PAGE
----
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Recession Or Not, Be Diligent And Move

8 Minute Read

There has been talk of a recession for some time. Depending on the data you look at, we may already be in one. CEO confidence has dropped to levels not seen since the beginning of the pandemic. Fear is plentiful, but bravery in the face of headwinds could result in tremendous opportunities.

By definition, a recession is two consecutive quarters of negative GDP growth. That is a very broad measure, but what about the impact on Main Street where small businesses operate every day? It may sound counterintuitive, but this could be the ideal time to double down and invest further in your business. At a minimum, it may well be a time to make key moves and not a time to push the panic button or stand still.

Recessions have a very negative connotation, but they can be a very healthy part of the economic cycle that can balance out certain segments and prevent overheating. Cost increases in countless goods coupled with labor market tightness are not sustainable long term—a slowdown will likely relieve and take some pressure out of the system.

One of the drivers of the supply chain crisis has been significantly increased demand for goods. A slowdown would mean demand is weakening, hence putting the supply chain closer to equilibrium. It could also make it a little easier to fill a key position, especially if the competition is treading carefully out of recessionary fears.

Here are some actions small businesses should consider:

Understand not just the macroeconomic impact, but the specific impact on your business and industry. Based on the inputs a business needs, who it sells to and where it operates, among other factors, create a unique recipe for each. Capital-intensive businesses will likely be more impacted by interest rates. Businesses that greatly benefited from the Covid-19 bounce could be hit hardest. A business with backlogs could actually benefit as supply begins to even out.

Review how well your balance sheet is structured to provide some flexibility and allow for potential opportunities. What does the cash position look like? Where are inventory levels? What about debt balances and the related costs? How susceptible are you to interest rate changes? And further to that, some banks are beginning to tighten their underwriting in advance of a potential slowdown. Have you talked to your lender about how they view you? You should, especially if any debt facilities will be up for renewal in the next 12 months or if there is any potential need for growth capital.

Work to understand your customer. What pain do they feel? From a broad perspective, the consumer is still in much better shape than during the Great Recession. According to data from the Federal Reserve Board even though total consumer debt balances have increased, paying bills is not an issue. The monthly payments needed to service debt as a percentage of disposable income are still at their lowest level in decades.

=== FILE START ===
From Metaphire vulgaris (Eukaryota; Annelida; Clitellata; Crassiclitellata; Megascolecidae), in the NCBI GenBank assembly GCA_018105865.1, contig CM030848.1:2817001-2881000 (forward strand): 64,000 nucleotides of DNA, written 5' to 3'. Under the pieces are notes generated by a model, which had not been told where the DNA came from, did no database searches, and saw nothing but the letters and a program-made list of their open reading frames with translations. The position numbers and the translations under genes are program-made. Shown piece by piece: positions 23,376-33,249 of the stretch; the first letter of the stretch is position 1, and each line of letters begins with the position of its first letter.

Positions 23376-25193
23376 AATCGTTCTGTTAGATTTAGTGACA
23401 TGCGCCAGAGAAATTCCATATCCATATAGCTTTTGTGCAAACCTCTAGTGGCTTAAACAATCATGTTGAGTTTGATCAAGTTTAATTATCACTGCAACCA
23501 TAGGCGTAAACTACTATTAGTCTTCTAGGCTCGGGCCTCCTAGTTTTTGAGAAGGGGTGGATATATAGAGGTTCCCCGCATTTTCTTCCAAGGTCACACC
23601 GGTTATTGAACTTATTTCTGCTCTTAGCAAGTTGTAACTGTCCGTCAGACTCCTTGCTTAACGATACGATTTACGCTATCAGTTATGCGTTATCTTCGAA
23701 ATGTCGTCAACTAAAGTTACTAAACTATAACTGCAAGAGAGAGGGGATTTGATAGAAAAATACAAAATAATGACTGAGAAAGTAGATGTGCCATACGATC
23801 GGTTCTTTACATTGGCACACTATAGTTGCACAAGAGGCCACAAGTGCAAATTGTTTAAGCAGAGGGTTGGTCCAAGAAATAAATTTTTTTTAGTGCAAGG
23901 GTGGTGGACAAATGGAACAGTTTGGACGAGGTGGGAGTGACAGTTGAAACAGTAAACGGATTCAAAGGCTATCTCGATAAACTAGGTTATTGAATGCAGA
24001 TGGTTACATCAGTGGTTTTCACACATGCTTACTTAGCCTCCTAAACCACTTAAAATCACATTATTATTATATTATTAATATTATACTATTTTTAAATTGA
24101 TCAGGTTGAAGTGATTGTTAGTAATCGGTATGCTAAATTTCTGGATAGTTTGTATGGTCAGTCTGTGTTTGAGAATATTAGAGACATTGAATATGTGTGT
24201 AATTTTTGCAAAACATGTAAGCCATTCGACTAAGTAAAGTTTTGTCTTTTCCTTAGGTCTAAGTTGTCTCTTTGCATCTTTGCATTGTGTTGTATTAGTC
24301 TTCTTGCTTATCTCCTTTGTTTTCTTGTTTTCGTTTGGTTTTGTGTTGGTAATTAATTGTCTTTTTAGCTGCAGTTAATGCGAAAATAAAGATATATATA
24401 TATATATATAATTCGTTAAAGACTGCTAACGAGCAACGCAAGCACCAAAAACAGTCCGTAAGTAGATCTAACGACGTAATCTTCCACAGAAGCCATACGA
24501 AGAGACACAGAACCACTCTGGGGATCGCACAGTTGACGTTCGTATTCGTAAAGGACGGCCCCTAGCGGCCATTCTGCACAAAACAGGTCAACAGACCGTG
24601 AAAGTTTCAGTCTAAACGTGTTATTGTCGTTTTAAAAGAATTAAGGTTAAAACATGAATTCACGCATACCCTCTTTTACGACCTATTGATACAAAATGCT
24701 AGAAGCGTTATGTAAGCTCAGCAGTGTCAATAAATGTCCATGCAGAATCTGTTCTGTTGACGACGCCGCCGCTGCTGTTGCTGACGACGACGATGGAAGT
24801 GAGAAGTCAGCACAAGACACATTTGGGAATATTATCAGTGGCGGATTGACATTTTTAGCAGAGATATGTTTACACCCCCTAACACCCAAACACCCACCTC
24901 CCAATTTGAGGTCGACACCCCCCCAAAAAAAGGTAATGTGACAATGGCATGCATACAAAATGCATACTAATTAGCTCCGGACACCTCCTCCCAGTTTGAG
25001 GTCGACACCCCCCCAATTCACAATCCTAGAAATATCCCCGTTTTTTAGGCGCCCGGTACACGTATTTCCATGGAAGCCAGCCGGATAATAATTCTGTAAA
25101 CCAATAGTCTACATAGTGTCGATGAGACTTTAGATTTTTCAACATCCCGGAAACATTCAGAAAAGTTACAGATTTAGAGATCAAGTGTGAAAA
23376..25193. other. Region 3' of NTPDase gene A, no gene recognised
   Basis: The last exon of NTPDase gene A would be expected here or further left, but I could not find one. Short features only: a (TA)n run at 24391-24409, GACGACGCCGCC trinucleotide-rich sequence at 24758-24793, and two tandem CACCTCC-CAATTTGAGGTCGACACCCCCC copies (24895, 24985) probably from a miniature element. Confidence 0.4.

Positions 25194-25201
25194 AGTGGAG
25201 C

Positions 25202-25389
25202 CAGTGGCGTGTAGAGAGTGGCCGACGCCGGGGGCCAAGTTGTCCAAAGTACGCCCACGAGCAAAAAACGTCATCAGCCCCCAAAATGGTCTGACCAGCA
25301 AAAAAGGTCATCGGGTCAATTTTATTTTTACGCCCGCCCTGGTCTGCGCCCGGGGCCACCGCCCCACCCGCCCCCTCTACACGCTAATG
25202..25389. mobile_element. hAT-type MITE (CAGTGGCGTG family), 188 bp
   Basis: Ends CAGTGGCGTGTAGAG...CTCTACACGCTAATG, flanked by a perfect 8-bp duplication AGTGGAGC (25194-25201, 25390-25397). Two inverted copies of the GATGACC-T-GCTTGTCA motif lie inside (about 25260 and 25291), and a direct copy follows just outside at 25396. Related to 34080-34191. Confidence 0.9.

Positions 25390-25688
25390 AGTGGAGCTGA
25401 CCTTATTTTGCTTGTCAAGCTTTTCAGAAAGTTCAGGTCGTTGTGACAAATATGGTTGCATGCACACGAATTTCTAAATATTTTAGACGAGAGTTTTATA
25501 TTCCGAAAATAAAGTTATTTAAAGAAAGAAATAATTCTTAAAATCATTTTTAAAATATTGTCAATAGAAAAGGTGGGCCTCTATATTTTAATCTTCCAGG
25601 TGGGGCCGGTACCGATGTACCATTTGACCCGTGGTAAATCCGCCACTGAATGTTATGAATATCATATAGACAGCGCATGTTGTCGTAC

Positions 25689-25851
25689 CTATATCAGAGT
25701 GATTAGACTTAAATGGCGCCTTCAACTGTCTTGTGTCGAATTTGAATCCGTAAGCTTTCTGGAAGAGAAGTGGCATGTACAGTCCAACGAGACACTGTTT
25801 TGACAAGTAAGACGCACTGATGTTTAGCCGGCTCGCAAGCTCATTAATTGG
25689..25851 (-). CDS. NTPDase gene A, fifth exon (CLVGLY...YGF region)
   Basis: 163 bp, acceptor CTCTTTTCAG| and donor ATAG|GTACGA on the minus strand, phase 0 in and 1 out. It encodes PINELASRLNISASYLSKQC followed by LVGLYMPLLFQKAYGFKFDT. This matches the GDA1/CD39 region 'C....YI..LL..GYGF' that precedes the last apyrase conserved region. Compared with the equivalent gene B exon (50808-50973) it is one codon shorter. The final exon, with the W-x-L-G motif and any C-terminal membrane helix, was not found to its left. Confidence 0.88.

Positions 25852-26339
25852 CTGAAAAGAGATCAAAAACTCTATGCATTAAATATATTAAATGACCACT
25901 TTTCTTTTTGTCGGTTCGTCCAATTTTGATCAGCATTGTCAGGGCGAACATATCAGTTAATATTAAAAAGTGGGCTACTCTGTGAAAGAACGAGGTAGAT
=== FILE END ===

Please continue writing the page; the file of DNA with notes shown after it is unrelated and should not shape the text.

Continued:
Watch supply costs and the whole supply chain much deeper—are goods moving faster and easier to obtain? Even with higher prices, this might not mean more cash tied up if inventory on hand can shrink a little. Understand your inputs and how key commodity price changes could impact the business. In the new gig economy, supply can be talent as well. It may be time to invest in talent that has not been readily available for the past few years.

Finally, have a plan B in place if there is a sizeable shock to the economy. Ponder the what ifs and how you would respond in each case. Revisit the cash reserves you keep on hand to ensure their adequacy. Having cash on hand provides the fuel to invest in growth, but also safeguards a company’s future if unexpected distress appears. Manage debt carefully. If interest rates skyrocket, how susceptible are you? What if consumer spending suddenly plummets? You can more confidently pursue plan A if you have proactively thought through what plan B would entail just in case.

Pay close attention to the events around you and how they impact your business, including what opportunities are created. Be educated, and be nimble, but remember that times like this are not the time to tiptoe. Just like so many unexpected success stories coming out of the Covid-19 shutdown, this could be the opportunity to pick up market share if competitors stumble.


This article was written by Ryan Weissmueller from Forbes and was legally licensed through the Industry Dive Content Marketplace. Please direct all licensing questions to


The contents in this article are being provided for educational and informational purposes only. The information and comments are not the views or opinions of Union Bank, its subsidiaries or affiliates.

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